Gravity: Only a Theory


Skeptic magazine published this comic about climate change, gravity, and what pseudoskeptics get wrong when they complain that something is “only a theory.” Since I recently had a troll on the blog claiming to be well-versed in science and yet not understanding what “theory” means in the natural sciences, I thought I ought to share it.

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  • arcseconds

    The observed precession of the perihelion of Mercury is 573 seconds of arc (no relation) per century. The precession predicted by a Newtonian model is 534″. So the discrepancy is ~43″ per century. That’s hardly “wild”!

    Me, I’m pretty slap-dash, I would have just said “meh! who cares about such a tiny amount over such a long time period! Newton FTW!’

    It was also recognised fairly late, in 1859. And even at that point it wasn’t clear that it was insoluble.

    One reason for this is that Philosophæ Naturalis Principia Mathematica didn’t immediately establish a ‘complete theory’ in the sense of a definitive set of predictions or something like that, but rather principles for building kinematic models, which were refined over time. When you have incrementally refined models (which had, of course, involved incorporating hitherto unknowns like entirely new planets) it’s not necessarily clear at which point you give up and start looking for a new theory.

    • arcseconds

      I mention this because a lot of people appear to think that the orbit of Mercury was just a complete failure of Newtonian physics from the start, (and this comic tends to reinforce that impression). If they know that it’s about the precession, they often think Newtonian physics can’t account for the fact it precesses at all.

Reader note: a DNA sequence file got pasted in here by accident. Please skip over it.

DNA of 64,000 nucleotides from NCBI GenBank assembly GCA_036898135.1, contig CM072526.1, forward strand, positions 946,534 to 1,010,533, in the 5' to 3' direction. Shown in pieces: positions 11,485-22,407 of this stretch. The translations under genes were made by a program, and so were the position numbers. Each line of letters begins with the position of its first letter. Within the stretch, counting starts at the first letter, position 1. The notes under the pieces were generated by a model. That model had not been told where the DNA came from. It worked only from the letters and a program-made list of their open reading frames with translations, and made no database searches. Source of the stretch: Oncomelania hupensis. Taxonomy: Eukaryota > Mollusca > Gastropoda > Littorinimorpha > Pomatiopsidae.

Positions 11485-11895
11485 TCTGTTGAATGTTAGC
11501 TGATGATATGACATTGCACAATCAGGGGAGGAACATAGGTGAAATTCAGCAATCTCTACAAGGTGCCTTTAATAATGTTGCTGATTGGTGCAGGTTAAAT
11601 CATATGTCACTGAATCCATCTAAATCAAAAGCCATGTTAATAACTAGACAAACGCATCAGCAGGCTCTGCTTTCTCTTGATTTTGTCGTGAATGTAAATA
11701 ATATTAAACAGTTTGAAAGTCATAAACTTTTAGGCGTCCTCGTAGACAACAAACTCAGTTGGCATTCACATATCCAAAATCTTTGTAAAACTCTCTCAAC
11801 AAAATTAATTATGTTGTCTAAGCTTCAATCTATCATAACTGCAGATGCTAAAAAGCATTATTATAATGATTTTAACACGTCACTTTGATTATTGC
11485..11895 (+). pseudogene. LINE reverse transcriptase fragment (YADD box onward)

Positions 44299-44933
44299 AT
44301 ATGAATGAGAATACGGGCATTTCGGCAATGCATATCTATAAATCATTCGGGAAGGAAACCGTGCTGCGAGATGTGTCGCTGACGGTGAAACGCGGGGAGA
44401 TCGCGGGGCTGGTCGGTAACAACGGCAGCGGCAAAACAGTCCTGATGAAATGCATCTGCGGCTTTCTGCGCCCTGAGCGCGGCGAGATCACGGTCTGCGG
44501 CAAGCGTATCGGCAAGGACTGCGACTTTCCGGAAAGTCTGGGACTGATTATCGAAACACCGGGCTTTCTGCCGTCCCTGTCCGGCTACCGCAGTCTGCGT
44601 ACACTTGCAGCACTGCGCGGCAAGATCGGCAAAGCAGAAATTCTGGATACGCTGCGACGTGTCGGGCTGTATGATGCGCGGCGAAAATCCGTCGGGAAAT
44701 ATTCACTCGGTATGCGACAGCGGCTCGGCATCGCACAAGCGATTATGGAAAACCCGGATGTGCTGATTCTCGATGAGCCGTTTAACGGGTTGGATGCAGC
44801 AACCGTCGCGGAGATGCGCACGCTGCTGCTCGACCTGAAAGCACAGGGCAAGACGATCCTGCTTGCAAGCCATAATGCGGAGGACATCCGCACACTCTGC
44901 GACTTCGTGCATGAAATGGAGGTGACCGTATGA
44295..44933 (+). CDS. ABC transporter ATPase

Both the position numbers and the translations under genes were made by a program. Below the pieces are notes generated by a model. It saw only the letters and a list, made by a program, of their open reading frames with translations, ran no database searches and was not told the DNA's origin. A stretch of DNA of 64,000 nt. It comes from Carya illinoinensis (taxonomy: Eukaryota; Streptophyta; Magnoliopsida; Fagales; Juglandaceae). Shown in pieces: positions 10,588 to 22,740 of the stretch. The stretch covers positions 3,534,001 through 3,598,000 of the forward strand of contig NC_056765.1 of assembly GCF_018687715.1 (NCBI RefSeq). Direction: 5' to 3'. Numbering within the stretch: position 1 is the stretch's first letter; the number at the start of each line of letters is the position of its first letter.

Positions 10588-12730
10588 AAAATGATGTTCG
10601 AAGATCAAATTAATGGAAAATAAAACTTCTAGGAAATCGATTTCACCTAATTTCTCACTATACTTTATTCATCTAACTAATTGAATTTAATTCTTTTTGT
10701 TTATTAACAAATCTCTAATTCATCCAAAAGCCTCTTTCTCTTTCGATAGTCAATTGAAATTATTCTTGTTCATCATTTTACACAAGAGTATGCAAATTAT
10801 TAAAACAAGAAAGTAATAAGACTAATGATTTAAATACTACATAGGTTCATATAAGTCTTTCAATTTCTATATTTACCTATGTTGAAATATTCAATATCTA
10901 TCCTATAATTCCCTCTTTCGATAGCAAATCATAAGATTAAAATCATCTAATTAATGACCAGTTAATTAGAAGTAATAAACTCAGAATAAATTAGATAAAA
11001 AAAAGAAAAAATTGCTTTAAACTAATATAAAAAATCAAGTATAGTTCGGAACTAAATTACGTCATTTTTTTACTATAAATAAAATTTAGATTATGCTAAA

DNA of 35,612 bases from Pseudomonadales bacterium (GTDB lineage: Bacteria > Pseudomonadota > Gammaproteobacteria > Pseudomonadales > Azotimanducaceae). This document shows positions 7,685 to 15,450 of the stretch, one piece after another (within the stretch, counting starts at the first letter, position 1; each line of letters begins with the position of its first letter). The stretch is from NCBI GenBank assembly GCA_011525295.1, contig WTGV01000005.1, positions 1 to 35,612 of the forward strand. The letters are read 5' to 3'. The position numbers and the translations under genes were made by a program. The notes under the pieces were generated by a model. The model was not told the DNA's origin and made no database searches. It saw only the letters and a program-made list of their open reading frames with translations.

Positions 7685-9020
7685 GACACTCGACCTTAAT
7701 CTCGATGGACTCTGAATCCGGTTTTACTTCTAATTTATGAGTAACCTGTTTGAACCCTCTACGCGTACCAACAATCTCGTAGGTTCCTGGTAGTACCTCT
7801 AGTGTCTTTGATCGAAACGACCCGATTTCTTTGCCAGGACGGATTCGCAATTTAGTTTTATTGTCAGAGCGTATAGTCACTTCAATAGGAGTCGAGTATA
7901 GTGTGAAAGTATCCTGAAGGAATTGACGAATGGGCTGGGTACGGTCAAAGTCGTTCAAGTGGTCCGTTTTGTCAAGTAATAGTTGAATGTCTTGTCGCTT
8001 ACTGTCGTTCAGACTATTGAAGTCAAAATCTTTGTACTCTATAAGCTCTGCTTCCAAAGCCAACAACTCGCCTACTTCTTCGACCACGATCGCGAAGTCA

Whereas in fact all the planetary orbits precess, and the major reason for this is the gravitational influence of the other planets, which Newtonian physics is quite adequate for. Mercury is no exception, it’s just that it has a significant (but still small) contribution from relativistic effects.

      Also, do people know what a second of arc is? it’s a 360th of a degree. 43 seconds of arc is a little over 0.1 degrees.

      Per century.

      Even being able to detect that is an impressive feat.

      • Nick G

        Also, do people know what a second of arc is? it’s a 360th of a degree.

        Given your nym, I’m surprised you made this elementary blunder. I’d think it was just a typo if it wasn’t, in effect, repeated. A second of arc is a 3600th of a degree. 43 seconds of arc is a little over 0.01 degrees.

        • arcseconds

          I thought when I was writing that that really didn’t sound right, but what can I say? I’m not very good at arithmetic!

          And I even ‘checked’ it twice, in the sense I asked myself ‘Is a 60th of a 60th’ really 360th? Yep, sure is! seems larger than I expected, oh well’.

  • ButILikeCaves

    We prefer to call it “Intelligent Falling”

  • Jon-Michael Ivey

    Gravity is the least well understood of the 4 fundamental forces.

  • TomS

    How do you know? Where you there?
    Up until the space age, we had no “direct observation” of gravity except near the surface of the Earth. We just had Newton’s guess that it applied everywhere in the universe, and then, by “circular reasoning”, if it were true, then planets would move in such-and-such a way. Remote science is not science, whether it is remote by space or by time.
    Yes, I believe in “micro-gravity”, but even today, “micro-gravity”, beyond the Solar System?

    (BTW, the speed of fall by gravity on Earth is an acceleration of 32 feet per second per second, not as measured by a constant velocity.)

    • arcseconds

      I think the comic knows that gravity is a constant force, which therefore manifests itself as acceleration. The girl corrects the senator about the constant velocity thing.

  • Phil Ledgerwood

    If this is true, why is there still gravity?